Display all lines from line which contains some expression

awk '/abc/ { go = 1 }
     go == 1 { print }'

    If you want it shorter:

awk '/abc/{g=1}g'

--
   Chris F.A. Johnson, author   |    <http://cfaj.freeshell.org>
   Shell Scripting Recipes:     |  My code in this post, if any,
   A Problem-Solution Approach  |          is released under the
   2005, Apress                 |     GNU General Public Licence



 Sat, 13 Sep 2008 13:24:40 GMT   
 Display all lines from line which contains some expression
In article <4atmf3-k1v....@xword.teksavvy.com>,
Chris F.A. Johnson <cfajohn...@gmail.com> wrote:

No shit, sherlock.  <grin>

but he asked 'how can i do it IN BASH', which, _strictly_interpreted_ precludes
using awk or sed.

I didn't suggest that the shell script would be faster.  just that it _was_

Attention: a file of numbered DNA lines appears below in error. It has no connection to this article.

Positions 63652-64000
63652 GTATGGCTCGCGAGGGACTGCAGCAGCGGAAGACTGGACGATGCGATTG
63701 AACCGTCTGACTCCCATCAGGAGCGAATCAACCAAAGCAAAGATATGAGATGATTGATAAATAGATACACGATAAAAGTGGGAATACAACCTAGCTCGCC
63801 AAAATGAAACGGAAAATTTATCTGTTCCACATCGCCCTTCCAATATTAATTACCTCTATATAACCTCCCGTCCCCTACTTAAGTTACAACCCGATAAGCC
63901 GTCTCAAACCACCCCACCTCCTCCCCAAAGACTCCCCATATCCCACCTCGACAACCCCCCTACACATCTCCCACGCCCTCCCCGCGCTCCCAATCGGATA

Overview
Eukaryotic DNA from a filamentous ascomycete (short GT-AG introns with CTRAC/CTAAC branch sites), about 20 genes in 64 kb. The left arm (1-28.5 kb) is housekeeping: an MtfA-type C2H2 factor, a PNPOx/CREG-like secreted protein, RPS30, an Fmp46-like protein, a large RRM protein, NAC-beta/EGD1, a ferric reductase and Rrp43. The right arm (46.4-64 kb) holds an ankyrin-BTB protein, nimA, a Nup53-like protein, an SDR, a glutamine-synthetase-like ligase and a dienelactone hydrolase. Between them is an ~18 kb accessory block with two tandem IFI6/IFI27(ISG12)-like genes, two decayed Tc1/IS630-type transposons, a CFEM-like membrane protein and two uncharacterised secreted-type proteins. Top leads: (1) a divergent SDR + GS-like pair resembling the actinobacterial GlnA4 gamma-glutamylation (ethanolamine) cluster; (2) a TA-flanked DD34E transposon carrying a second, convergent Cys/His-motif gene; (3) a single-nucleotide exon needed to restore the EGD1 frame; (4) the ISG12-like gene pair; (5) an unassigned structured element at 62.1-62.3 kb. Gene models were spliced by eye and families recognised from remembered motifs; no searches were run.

a way to do it "according to his requirements'.

'portable' is also moot, when someone *specifies* the 'target environment'. :)

Of course using 'cat' fails a 'pure shell' requirement, too.  :)

aside from that minor matter, I do like your approach.



 Sun, 14 Sep 2008 00:01:29 GMT   
 Display all lines from line which contains some expression
On 2006-03-28, Robert Bonomi wrote:

    If you insist (but see below).

    A portable script also works in the 'target environment'.

    One of the great things about this newsgroup is that solutions are
    frequently given that have a much wider application (whether in
    'target environment' or functionality or whatever) than originally
    requested. This makes the answers useful to many more people than
    just the OP.